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Virnetx Inc. v. Apple, Inc.

United States Court of Appeals, Federal Circuit

December 10, 2018

VIRNETX INC., Appellant
v.
APPLE, INC., Appellee

          Appeals from the United States Patent and Trademark Office, Patent Trial and Appeal Board in No. IPR2016-00331.

          Igor Victor Timofeyev, Paul Hastings LLP, Washington, DC, argued for appellant. Also represented by Naveen Modi, Stephen Blake Kinnaird, Joseph Palys, Michael Wolfe, Daniel Zeilberger.

          John C. O'Quinn, Kirkland & Ellis LLP, Washington, DC, argued for appellee. Also represented by Nathan S. Mammen; Scott Border, Jeffrey Paul Kushan, Sidley Austin LLP, Washington, DC.

          Before Newman, O'Malley, and Chen, Circuit Judges.

          O'MALLEY, CIRCUIT JUDGE.

         VirnetX Inc. ("VirnetX") appeals from two final written decisions of the Patent Trial and Appeal Board ("Board") finding that Apple Inc. ("Apple") had demonstrated by a preponderance of the evidence that claims 1- 11, 14-25, and 28-30 of U.S. Patent No. 8, 504, 696 ("the '696 patent") were unpatentable as obvious. VirnetX Inc. v. Apple Inc., No. IPR2016-00331 (P.T.A.B. June 22, 2017) ("331 Board Decision"); VirnetX Inc. v. Apple Inc., No. IPR2016-00332 (P.T.A.B. June 22, 2017) ("332 Board Decision"). Because VirnetX is collaterally estopped from relitigating the threshold issue of whether prior art reference RFC 2401[1] was a printed publication and because VirnetX did not preserve the only remaining issue of whether inter partes review procedures apply retroactively to patents that were filed before Congress enacted the America Invents Act ("AIA"), we affirm.

         I. Procedural History

         In December 2015, Apple filed two petitions for inter partes review of the '696 patent. In the first petition, Apple challenged claims 1-11, 14-25, and 28-30 as obvious over U.S. Patent No. 6, 496, 867 and RFC 2401. In the second petition, Apple challenged these same claims, except claim 29, as obvious over various other combinations also involving RFC 2401. The Board instituted inter partes review in both proceedings. VirnetX filed patent owner responses in which it argued, as a threshold matter, that RFC 2401 was not a printed publication under § 102(b) as of November 1998. In its final written decisions, the Board found that RFC 2401 was a printed publication and concluded that the '696 patent was unpatentable as obvious. VirnetX appeals.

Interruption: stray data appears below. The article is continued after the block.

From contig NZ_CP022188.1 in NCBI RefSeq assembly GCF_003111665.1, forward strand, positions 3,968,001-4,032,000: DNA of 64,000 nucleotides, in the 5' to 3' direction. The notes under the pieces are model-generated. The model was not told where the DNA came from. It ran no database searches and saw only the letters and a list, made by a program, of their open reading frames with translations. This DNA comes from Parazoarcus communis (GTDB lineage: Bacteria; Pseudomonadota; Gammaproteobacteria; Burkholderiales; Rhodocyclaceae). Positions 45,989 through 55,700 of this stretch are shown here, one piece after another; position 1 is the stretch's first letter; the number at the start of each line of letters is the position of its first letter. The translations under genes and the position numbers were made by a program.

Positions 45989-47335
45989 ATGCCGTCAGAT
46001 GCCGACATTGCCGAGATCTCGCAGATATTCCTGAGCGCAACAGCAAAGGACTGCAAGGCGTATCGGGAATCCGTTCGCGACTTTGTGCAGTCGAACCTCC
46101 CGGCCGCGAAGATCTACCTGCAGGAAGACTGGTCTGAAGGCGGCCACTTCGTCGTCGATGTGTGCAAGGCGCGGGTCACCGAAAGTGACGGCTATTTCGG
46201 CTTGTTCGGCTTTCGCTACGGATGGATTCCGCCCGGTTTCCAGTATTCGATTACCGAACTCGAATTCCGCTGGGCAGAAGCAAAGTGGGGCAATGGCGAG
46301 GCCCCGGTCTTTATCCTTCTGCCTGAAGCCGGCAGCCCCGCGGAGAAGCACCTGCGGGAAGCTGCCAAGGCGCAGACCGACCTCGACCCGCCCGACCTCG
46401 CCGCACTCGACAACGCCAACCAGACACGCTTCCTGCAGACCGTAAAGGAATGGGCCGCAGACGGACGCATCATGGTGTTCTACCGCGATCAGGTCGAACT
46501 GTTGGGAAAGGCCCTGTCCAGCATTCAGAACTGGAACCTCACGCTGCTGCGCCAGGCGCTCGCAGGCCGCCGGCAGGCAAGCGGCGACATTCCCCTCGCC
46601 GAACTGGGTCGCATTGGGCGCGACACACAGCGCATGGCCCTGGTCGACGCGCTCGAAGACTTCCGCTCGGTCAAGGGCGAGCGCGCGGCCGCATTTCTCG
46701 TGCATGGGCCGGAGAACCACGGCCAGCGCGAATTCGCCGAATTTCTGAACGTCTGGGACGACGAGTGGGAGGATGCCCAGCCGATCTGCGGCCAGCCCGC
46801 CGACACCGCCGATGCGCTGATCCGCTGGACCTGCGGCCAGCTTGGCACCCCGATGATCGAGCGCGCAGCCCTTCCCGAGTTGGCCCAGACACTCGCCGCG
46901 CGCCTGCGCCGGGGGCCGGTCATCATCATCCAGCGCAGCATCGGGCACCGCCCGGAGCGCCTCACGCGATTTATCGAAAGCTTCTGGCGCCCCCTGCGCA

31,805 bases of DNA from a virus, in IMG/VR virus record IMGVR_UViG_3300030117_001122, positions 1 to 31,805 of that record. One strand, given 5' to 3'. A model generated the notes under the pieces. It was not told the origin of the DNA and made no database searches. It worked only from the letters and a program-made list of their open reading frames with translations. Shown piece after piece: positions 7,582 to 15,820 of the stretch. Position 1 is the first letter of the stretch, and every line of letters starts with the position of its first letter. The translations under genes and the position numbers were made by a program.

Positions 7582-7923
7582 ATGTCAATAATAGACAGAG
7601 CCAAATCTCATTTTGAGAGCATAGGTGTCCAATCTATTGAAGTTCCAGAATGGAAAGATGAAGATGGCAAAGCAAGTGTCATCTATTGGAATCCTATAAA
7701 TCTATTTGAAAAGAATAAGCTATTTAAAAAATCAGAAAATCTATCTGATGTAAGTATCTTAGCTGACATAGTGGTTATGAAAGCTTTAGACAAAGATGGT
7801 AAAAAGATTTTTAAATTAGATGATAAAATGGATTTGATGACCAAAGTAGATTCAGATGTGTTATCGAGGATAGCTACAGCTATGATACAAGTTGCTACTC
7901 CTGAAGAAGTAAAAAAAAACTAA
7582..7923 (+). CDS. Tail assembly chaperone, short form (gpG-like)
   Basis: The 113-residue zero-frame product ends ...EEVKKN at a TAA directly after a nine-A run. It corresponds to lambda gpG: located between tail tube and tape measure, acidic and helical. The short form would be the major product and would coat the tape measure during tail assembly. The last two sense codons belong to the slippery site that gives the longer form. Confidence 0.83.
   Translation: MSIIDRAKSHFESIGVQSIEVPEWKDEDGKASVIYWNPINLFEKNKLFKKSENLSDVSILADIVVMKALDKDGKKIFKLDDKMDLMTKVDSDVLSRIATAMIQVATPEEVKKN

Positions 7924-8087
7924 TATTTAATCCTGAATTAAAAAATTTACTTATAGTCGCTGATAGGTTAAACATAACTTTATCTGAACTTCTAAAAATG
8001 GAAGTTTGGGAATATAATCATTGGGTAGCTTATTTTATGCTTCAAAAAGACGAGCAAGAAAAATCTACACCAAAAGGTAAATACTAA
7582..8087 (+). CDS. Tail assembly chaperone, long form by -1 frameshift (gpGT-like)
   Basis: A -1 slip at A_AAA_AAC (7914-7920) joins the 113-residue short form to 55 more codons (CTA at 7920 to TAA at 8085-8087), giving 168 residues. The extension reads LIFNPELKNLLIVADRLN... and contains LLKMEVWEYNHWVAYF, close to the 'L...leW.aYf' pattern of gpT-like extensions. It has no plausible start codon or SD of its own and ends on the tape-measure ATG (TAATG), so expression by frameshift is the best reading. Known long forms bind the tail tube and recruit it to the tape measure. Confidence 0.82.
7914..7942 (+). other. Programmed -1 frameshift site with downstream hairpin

During the pendency of VirnetX's appeal in this case, this court decided VirnetX Inc. v. Apple, Inc., No. 17-1131, 715 Fed.Appx. 1024 (Fed. Cir. Mar. 16, 2018) ("VirnetX I"). In VirnetX I, VirnetX appealed seven final written decisions in which the Board found that RFC 2401, in combination with other references, rendered obvious a number of patents related to the '696 patent. In relevant part, VirnetX argued to the Board that RFC 2401 was not a printed publication as of November 1998. The Board disagreed. On March 16, 2018, we summarily affirmed the Board's decisions pursuant to Federal Circuit Rule 36. VirnetX I, 715 Fed.Appx. at 1024.

         After the mandate issued in VirnetX I, Apple submitted a notice of supplemental authority in this case, notifying the court of the relevance of our Rule 36 judgment in VirnetX I to the present appeal. The issue was also discussed by the parties during oral argument. According to Apple, VirnetX is collaterally estopped by our judgment in VirnetX I from relitigating the printed publication issue. VirnetX responds that it is not collaterally estopped, and, even if it were, such a finding would not resolve all issues in this appeal because VirnetX preserved a separate constitutional challenge in its opening brief. We have jurisdiction pursuant to 28 U.S.C. § 1295(a)(4).

         II. Discussion

         A party is collaterally estopped from relitigating an issue if:

(1) a prior action presents an identical issue; (2) the prior action actually litigated and adjudged that issue; (3) the judgment in that prior action necessarily required determination of the identical issue; and (4) the prior action featured full representation of the estopped party.

Stephen Slesinger, Inc. v. Disney Enterprises, Inc., 702 F.3d 640, 644 (Fed. Cir. 2012). Collateral estoppel or "issue preclusion applies where the[se] . . . [elements] of collateral estoppel are carefully observed." B & B Hardware, Inc. v. Hargis Indus., Inc., 135 S.Ct. 1293, 1306 (2015) (quotations omitted). This is no different in the context of a Rule 36 judgment. Phil-Insul Corp. v. Airlite Plastics Co., 854 F.3d 1344, 1356 (Fed. Cir. 2017). While not all Rule 36 judgments will "satisfy those ordinary elements, that does not mean none will." See B & B Hardware, 135 S.Ct. at 1306. Accordingly, we have held that a Rule 36 judgment may serve as a basis for collateral estoppel so long as these elements-including the ...


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